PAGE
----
A friend of mine says about her child growing up, “the days go slow, but the years fly by.” Some days, it feels like the pace of change in health care is like that, too. Slow day by day, but you look up a year or two later and the world looks very different.

That accelerating pace will continue for everyone in the years ahead, and it is all running toward one big question: what value do you bring for the overall health care system and the individual patient?

Helping clients answer that question is why I came here to WCG, far away from the Washington, D.C. base where I’ve spent much of my PR career, but close to an epicenter of old and new innovators in health space (device and diagnostics, biotech, mobile/digital) who want to communicate well to health policy influencers.

Legislators and Consumers Care About Value

Doing that requires an understanding that legislators, regulators and consumers are paying closer attention to the intersection of cost and value. Notice, for example, the attention the Department of Health and Human Services got last week when it announced that 50 percent of Medicare payments would be based on quality measures. Two days later, a coalition led by providers and payers announced it would commit to putting 75 percent of their business in “value based” arrangements by 2018.

Just how we get to this quality-based nirvana is best answered by experts, people like my former boss, ex-CMS and FDA chief Mark McClellan, a member of the above coalition who has spent more than two decades researching and advocating for a better quality health care system.

But it would be foolish to rely on the uncertainty about how we get there to delay engaging with the public, including policymakers and regulators, about one’s own value and quality proposition. I think this is especially true for two of the most interesting parts of the health care sector today: tech/digital health and the accountable care organization (ACO) movement.

Care About Who Influences Payers, Regulators and Consumers

I see many health tech innovators pay much attention to their profile with Silicon Valley audiences, but what about people who influence payers (public and private) and regulators? Commercial and reputational success will depend much more on the latter, and helping clients build that kind of engagement is what we ought to focus on.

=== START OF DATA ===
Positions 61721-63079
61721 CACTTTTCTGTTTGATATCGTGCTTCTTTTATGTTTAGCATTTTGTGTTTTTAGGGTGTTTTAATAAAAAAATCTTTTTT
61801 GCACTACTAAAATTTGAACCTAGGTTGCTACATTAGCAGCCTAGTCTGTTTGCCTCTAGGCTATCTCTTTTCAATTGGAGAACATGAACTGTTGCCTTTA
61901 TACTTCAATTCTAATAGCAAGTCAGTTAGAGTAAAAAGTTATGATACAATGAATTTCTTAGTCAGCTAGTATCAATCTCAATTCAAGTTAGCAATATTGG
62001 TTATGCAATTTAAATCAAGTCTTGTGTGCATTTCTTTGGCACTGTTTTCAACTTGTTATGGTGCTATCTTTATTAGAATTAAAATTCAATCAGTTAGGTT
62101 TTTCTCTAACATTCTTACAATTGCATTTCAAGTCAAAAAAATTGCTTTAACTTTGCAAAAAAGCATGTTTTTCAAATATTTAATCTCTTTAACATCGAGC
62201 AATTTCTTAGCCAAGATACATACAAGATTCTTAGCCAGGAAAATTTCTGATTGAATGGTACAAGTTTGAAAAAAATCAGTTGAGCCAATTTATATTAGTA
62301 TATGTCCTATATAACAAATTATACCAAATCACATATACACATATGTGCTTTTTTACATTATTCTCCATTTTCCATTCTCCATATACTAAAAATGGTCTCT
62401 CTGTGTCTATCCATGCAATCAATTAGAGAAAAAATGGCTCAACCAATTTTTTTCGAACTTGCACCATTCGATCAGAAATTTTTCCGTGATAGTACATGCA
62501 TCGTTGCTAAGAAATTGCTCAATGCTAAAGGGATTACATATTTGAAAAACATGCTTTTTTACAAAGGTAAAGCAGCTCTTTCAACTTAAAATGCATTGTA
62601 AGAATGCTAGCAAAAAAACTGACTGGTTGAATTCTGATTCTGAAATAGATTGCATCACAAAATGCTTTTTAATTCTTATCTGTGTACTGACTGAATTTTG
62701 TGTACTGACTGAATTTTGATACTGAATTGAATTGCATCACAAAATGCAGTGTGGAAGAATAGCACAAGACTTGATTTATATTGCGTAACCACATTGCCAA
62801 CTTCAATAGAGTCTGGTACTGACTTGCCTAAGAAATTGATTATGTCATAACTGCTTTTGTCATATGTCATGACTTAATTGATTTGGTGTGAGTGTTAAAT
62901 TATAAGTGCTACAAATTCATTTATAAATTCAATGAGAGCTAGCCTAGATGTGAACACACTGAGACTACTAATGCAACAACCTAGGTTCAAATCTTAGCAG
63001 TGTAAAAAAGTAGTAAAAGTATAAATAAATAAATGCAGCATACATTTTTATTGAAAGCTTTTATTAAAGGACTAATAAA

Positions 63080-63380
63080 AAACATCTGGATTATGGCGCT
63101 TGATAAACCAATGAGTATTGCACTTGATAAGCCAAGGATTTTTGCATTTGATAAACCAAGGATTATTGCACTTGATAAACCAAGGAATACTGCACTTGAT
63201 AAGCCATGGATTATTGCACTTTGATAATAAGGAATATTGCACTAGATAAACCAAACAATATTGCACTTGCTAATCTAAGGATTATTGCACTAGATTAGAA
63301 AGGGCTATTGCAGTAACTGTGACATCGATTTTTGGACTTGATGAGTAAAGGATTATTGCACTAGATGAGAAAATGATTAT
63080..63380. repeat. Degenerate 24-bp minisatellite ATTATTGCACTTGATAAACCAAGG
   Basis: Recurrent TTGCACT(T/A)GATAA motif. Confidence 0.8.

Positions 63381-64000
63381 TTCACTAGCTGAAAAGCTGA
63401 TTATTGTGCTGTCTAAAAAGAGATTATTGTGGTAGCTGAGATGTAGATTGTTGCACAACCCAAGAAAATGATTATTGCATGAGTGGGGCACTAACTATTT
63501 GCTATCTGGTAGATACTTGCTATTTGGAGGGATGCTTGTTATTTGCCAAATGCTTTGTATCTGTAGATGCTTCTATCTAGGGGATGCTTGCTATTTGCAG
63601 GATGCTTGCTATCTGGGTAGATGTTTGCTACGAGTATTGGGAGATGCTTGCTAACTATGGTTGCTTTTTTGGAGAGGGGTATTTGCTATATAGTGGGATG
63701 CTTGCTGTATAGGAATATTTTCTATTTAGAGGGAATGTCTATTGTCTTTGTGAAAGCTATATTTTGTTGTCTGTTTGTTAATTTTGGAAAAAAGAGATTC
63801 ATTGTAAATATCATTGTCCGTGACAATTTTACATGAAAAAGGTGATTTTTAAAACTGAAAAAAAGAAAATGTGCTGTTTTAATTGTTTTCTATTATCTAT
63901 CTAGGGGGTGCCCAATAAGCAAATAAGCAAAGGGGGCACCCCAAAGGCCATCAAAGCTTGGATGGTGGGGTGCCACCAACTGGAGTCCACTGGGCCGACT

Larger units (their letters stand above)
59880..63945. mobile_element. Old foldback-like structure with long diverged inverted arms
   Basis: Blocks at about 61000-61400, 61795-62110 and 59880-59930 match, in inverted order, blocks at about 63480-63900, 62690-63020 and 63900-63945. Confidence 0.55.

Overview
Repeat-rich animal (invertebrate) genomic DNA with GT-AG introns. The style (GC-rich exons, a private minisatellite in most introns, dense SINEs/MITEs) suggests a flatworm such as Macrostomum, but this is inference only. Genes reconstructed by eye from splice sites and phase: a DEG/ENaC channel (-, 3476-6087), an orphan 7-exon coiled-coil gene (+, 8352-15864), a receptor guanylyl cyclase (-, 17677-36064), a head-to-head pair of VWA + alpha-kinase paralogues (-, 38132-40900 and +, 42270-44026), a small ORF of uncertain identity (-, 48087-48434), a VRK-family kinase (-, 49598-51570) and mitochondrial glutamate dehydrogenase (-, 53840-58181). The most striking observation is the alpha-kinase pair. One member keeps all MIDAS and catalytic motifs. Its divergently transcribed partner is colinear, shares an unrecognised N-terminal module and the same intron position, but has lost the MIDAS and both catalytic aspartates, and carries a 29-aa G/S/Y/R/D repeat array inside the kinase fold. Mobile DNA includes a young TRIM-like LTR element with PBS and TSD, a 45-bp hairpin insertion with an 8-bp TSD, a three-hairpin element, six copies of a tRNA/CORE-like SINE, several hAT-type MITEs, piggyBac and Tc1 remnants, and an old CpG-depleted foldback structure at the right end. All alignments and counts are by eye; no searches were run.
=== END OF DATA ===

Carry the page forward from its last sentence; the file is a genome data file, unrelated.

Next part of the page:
ACOs, meanwhile, face old questions about whether they are just old HMOs in disguise (Economist Austin Frakt does a good job here detailing a “no”) but new opportunities to communicate to patients how a combination of health care provider and health insurer could improve care and reasonably control costs. I believe they will achieve those aims, but the ACOs need to take advantage of technology to engage with patients, consumers and other stakeholders. Failure risks letting someone else define them as just another excuse to cut care.

Products and services that may be perceived by some as expensive can still successfully answer the value question. They will need to demonstrate the additional benefits of the higher price in a thorough and positive way. What leaders in these businesses need to avoid is an attitude that policymakers and consumers won’t care about the cost issue.

Other sectors in the U.S. economy have had to answer these value questions for a long time. Can you imagine someone in the energy or transportation sectors saying, “it doesn’t matter,” when asked whether we get what we pay for? But until recently that question has not been at the forefront in health care. Now it is, and it’s being asked by regulators, legislators, chief financial officers at companies and even by consumers.  As communicators, it’s our job to help health care innovators answer it so they can keep doing their work helping all of us get and stay healthy.

Gary Karr
Gary Karr